“As software engineers and technologists with deep expertise in our fields, we dispute the claims made in recent years about the novelty and potential of blockchain technology. Blockchain technology cannot, and will not, have transaction reversal mechanisms because they are antithetical to its base design. Similarly, most public blockchain-based financial products are a disaster for financial privacy; the exceptions are a handful of emerging privacy-focused blockchain finance alternatives, and these are a gift to money-launderers. Financial technologies that serve the public must always have mechanisms for fraud mitigation and allow a human-in-the-loop to reverse transactions; blockchain permits neither.
“By its very design, blockchain technology, specifically so-called ‘public blockchains’, are poorly suited for just about every purpose currently touted as a present or potential source of public benefit. From its inception, this technology has been a solution in search of a problem and has now latched onto concepts such as financial inclusion and data transparency to justify its existence, despite far better solutions already in use. After more than thirteen years of development, it has severe limitations and design flaws that preclude almost all applications that deal with public customer data and regulated financial transactions and are not an improvement on existing non-blockchain solutions.”
You can read the full letter here.
But this latest missive is far from the only siren call that has been sounded by experts. As far back as three years ago we reported this statement from NYU Professor and economist Nouriel Roubini:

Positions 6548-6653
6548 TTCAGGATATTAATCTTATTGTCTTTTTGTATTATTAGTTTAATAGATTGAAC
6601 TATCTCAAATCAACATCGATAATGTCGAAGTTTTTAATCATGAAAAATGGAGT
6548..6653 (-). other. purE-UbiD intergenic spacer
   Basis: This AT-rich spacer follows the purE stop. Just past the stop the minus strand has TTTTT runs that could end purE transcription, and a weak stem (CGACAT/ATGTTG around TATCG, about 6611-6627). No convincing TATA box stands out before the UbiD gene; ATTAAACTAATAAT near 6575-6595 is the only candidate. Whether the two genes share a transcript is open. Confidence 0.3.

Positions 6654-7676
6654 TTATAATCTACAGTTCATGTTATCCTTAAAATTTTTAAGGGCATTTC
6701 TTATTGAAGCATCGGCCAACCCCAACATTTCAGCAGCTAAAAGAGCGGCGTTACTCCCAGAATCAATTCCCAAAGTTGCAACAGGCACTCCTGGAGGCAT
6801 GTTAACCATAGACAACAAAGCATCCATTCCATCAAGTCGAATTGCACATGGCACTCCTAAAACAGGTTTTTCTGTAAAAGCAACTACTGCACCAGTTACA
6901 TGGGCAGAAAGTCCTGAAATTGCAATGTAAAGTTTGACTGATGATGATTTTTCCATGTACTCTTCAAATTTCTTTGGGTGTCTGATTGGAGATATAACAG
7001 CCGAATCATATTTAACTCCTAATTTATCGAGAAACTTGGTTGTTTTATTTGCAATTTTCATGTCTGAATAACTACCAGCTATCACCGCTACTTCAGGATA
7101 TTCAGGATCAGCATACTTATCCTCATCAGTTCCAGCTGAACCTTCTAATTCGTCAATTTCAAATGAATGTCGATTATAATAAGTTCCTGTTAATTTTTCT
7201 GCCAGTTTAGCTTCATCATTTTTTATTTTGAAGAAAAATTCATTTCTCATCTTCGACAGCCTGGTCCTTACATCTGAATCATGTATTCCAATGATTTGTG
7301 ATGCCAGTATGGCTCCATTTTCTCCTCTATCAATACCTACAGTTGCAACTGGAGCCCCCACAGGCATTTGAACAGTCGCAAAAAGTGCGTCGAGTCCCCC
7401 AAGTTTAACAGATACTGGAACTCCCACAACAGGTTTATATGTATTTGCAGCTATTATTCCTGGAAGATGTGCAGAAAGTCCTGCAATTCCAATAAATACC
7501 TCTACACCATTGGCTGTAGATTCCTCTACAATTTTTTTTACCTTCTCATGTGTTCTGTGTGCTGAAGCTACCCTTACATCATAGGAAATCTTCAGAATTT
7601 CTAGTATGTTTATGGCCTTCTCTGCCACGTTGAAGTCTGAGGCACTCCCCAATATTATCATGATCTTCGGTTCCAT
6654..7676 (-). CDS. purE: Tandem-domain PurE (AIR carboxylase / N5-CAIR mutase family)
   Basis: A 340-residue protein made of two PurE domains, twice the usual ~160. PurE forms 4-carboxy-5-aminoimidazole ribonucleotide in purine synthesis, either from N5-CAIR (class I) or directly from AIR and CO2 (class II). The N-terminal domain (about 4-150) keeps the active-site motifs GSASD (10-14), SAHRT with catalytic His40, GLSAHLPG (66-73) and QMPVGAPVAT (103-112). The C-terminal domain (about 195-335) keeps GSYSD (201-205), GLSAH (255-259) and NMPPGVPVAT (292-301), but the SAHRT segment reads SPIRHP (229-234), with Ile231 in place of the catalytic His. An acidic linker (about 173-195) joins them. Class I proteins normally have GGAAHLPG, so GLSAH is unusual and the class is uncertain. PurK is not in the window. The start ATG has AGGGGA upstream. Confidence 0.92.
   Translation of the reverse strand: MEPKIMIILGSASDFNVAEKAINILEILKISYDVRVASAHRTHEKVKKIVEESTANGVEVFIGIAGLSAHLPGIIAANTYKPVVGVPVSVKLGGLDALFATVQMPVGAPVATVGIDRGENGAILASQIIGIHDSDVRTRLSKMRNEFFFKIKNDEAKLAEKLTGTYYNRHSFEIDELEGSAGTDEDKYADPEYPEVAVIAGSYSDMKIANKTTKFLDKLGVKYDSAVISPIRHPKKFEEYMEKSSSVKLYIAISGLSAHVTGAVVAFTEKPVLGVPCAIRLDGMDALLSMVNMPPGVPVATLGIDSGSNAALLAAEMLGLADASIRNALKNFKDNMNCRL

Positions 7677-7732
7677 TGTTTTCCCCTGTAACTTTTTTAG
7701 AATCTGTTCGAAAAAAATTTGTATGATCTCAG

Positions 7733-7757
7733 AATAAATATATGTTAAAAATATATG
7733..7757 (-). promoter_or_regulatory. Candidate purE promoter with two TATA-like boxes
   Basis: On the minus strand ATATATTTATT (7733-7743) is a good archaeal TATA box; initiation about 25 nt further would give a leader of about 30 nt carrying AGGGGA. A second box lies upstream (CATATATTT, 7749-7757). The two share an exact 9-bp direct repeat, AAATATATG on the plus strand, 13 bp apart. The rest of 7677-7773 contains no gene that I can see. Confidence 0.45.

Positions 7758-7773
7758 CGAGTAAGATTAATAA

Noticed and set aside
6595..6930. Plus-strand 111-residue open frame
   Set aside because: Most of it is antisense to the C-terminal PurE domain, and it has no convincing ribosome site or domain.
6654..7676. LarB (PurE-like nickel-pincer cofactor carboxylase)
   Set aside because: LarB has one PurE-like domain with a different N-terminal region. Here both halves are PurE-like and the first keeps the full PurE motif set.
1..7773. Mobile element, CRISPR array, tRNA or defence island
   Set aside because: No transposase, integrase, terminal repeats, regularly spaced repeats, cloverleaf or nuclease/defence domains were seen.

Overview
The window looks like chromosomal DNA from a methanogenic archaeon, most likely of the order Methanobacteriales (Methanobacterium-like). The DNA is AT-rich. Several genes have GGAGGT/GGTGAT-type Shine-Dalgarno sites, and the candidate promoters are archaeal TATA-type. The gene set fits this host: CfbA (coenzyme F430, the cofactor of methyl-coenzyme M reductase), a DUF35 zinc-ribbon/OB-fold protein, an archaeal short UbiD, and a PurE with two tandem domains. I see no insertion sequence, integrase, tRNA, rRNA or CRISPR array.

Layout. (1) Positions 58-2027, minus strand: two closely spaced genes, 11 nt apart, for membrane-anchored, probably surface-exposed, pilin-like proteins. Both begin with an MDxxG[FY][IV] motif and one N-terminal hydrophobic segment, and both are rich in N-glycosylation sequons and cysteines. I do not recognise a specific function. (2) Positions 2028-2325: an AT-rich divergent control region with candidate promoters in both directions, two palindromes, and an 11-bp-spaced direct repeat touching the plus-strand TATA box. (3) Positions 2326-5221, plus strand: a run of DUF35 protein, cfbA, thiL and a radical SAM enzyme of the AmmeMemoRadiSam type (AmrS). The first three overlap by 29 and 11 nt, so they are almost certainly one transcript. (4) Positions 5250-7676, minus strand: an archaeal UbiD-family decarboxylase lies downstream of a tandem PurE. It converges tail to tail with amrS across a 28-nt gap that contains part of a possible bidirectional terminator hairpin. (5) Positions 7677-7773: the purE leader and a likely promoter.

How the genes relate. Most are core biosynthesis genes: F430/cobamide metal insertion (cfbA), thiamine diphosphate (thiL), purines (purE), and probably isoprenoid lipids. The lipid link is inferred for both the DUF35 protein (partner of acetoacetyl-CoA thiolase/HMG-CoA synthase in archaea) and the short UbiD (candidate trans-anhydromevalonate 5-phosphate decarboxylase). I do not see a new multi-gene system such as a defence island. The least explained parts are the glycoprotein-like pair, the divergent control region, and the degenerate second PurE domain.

“Crypto currencies are not even currencies. They’re a joke…The price of Bitcoin has fallen in a week by how much – 30 percent. It goes up 20 percent one day, collapses the next. It is not a means of payment, nobody, not even this blockchain conference, accepts Bitcoin for paying for conference fees cause you can do only five transactions per second with Bitcoin. With the Visa system you can do 25,000 transactions per second…Crypto’s nonsense. It’s a failure. Nobody’s using it for any transactions. It’s trading one sh*tcoin for another sh*tcoin. That’s the entire trading or currency in the space where’s there’s price manipulation, spoofing, wash trading, pump and dumping, frontrunning. It’s just a big criminal scam and nothing else.”
Now, the crypto crashes are occurring at an ever-accelerating pace. Bitcoin, the most popular cryptocurrency, peaked at $69,000 on November 9. As of 8:30 a.m. (CT) this morning, Bitcoin’s front month futures were trading at $20,595 – a decline of 70 percent in seven months. Other crypto “assets,” like Ethereum and Dogecoin have fared even worse. A so-called “stable” coin, TerraUSD, that was supposed to trade at $1 parity with the U.S. dollar, collapsed completely in May, costing many individual investors the bulk of their life savings. Crypto mining stocks that trade publicly have also been decimated, losing anywhere from 60 to 85 percent of their value. As we mentioned above, the latest blowup is Celsius Network, which can’t find the money to pay its customers and has halted all withdrawals, but can afford those hefty billable hours at Akin Gump.